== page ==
StarPulse.com: What is it then? Are you polarizing?
Ratner: You know what it is. That’s their whole life, they have nothing more to do than to worry. What are they concerned about? It’s out of the filmmaker’s hands. A film is a collaborative effort. How’s a person sitting at home going to worry about how a movie is going to turn out to be? I just know one thing: Mine out grossed the other two by far. Mine was the one that made the most narrative sense. And I’m not knocking Bryan’s movie but he just does a certain thing; Bryan uses his brain and I use my eye and my instincts more. It’s a whole different approach to making a movie. I’m not saying my movie wasn’t smart; I just wasn’t intellectualizing it. I was just looking at it as pure entertainment value which is what it was.
Me: So at first Ratner calls Bryan Singer his good friend and then throws his movies under the bus? I’m sorry, he did preface his comments with “And I’m not knocking Bryan’s movie”, so I guess it’s OK. I would really like to comment on his “Bryan uses his brain” remark but that would be like beating a piñata with a semi-truck.
Brett was not the first choice to direct X-Men 3 – heck he wasn’t even the second choice! Kick Ass director Matthew Vaughan was on-board briefly, however when Singer and Vaughn both pulled out during production, Fox had to do something quick to fill the director’s chair. IMHO, what Fox did tapping Ratner for the job is the equivalent of taking the ugly girl home from the bar at the end of the night because the cute ones left with your friends.
Now, I’m the first to give Ratner props for at least getting the movie done under some poor circumstances: low budget, bad script, short production time, studio meddling and high fan expectations. He stepped in and finished what no one else seemed to want to do, but that doesn’t excuse him for his next statement:
Ratner: When I was a kid and used to watch that cartoon it was just fun. It wasn’t a deeper meaning for me when I watched the cartoon as a kid. I didn’t read the comic books but it doesn’t matter, the cartoon is the same f*cking thing. The most ridiculous statement I’ve read is — and of course I looked at the Internet after the movie came out — that I buried the franchise. If I buried the franchise how the f*ck did they make a “Wolverine”? I mean, that’s ridiculous. And they’re making three other f*cking “X-Men” movies. Mine kept the franchise alive!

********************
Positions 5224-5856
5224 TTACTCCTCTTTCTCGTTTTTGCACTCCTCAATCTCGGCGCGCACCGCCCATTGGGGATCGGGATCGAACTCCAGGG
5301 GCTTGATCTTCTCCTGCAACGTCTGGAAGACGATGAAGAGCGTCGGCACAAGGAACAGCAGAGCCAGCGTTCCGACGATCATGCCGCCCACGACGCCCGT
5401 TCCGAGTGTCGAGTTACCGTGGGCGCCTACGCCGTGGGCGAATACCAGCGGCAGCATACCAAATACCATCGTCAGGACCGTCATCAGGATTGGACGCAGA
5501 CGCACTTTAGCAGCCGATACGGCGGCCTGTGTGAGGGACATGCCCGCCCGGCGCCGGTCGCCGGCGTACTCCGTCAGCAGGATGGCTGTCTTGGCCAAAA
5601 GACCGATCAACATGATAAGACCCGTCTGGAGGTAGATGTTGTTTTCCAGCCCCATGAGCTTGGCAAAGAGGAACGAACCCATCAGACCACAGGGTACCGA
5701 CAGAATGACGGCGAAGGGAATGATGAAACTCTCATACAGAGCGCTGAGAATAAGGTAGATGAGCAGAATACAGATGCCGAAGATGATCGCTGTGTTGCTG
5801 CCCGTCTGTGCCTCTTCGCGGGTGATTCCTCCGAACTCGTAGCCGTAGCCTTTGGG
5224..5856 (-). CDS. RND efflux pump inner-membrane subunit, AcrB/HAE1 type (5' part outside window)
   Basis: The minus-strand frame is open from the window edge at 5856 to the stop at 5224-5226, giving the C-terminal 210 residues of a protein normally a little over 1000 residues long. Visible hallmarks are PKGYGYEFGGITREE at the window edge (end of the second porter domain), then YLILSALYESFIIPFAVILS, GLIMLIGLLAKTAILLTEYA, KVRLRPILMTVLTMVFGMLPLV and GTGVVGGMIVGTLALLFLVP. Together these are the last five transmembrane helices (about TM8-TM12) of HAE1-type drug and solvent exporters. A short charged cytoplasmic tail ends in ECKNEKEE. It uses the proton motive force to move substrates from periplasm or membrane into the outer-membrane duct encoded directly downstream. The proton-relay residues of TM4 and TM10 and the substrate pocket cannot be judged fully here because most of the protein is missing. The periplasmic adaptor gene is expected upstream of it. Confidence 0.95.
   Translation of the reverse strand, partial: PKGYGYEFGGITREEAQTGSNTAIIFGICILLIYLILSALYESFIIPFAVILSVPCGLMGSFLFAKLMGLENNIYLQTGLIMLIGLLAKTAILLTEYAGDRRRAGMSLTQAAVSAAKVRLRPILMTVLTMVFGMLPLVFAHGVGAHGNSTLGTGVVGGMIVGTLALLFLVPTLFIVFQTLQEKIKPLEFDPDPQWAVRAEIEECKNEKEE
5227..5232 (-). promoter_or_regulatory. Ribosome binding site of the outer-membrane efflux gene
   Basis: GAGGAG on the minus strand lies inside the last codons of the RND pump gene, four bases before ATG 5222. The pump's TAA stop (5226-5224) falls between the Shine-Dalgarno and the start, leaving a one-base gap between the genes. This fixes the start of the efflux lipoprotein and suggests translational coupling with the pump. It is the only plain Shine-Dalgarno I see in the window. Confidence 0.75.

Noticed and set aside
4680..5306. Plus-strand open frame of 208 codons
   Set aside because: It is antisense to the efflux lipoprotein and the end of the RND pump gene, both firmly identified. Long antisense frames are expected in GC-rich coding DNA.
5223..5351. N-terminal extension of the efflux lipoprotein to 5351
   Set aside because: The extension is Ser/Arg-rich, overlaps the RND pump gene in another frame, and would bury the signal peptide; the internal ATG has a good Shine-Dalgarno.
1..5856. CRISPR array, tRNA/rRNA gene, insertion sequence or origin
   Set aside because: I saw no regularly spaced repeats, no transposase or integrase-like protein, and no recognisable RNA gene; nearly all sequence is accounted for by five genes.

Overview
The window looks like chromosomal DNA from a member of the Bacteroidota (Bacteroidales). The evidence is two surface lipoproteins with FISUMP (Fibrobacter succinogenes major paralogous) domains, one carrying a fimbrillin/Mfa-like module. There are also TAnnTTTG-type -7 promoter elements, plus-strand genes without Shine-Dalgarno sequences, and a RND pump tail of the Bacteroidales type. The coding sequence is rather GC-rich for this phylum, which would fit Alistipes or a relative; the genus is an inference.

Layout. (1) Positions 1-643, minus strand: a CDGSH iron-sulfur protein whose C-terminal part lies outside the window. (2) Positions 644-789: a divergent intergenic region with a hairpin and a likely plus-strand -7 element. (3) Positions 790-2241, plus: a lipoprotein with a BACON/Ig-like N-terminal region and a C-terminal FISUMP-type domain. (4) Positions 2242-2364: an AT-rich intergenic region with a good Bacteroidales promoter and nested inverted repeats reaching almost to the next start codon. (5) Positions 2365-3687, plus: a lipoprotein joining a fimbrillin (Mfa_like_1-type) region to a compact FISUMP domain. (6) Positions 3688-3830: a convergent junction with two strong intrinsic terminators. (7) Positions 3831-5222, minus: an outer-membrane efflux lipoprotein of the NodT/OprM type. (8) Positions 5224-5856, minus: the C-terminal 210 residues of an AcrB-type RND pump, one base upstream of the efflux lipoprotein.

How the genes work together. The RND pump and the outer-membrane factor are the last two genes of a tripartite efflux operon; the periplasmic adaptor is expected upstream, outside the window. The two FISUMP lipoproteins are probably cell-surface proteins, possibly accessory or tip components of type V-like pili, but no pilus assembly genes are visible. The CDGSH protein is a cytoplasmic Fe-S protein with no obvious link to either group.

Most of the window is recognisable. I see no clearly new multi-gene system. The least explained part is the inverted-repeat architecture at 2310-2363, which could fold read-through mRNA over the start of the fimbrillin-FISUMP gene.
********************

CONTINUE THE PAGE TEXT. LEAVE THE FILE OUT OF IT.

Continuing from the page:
Me: Once again, fantastic language by Mr. Classy but, in that one statement Ratner proves why he should never have been chosen (third) to helm this project. The X-Men cartoons were never intended to replace the comics; they were only supposed to extend their media reach. The stories and characters in the cartoon were all vastly different then the comics and this could be a major reason why Ratner’s X-Men universe didn’t work; he didn’t truly understand how the stories and characters were supposed come across. What Brett (by his own words) was make a movie based on a TV show that’s based on a comic book. There is a lot that gets lost in translation when movies are done that way.
As far as a response to his “buried the franchise” remark, he really DID bury the franchise. The way he left the characters and burnt bridges tied off story lines almost guarantees fans will never see an X-Men 4. Sure we have the new Wolverine franchise to follow and there have been rumors of a Magneto and Gambit spin-offs but Ranter didn’t do anything in X-Men 3 to help facilitate any of that.
I guess what cheeses me off the most is his flippant attitude towards his audience. Compare that to Jon Favreau, who reached out to fans and looked for the feedback and input (within reason) for Iron Man. There are very few directors in Hollywood that can pack people in theaters just BECAUSE they are directing it; I would put Scorsese, Spielberg, and Coppola at the top of that list right now. Brett Ratner’s name, however, would not show up on that list. These directors have established themselves in the world of cinema to such a degree that their name alone will draw in moviegoers regardless of what acting talent is in the film.
Ratner, on the other hand, must still rely on big name actors and pre-established content to draw in audiences. Do you think anyone would have watched Rush Hour 1, 2, or 3 if Jackie Chan and Chris Tucker weren’t starring? Would After the Sunset (which I actually liked) have had the box office success if Pierce Bronson and Woody Harrelson weren’t’ attached?
There is no way to know the answer for sure but I challenge Ratner to try and make a big blockbuster film that equals the success of X-Men 3 WITHOUT having a built-in fan base from previous films, or riding the coat tails of big name actors. District 9 did it this summer with no recognizable faces or names behind the camera.
Brett Ratner, the gauntlet has been thrown down; will you pick it up?
What do you think about Brett Ratner’s comments and feelings toward the comic book fan boy community?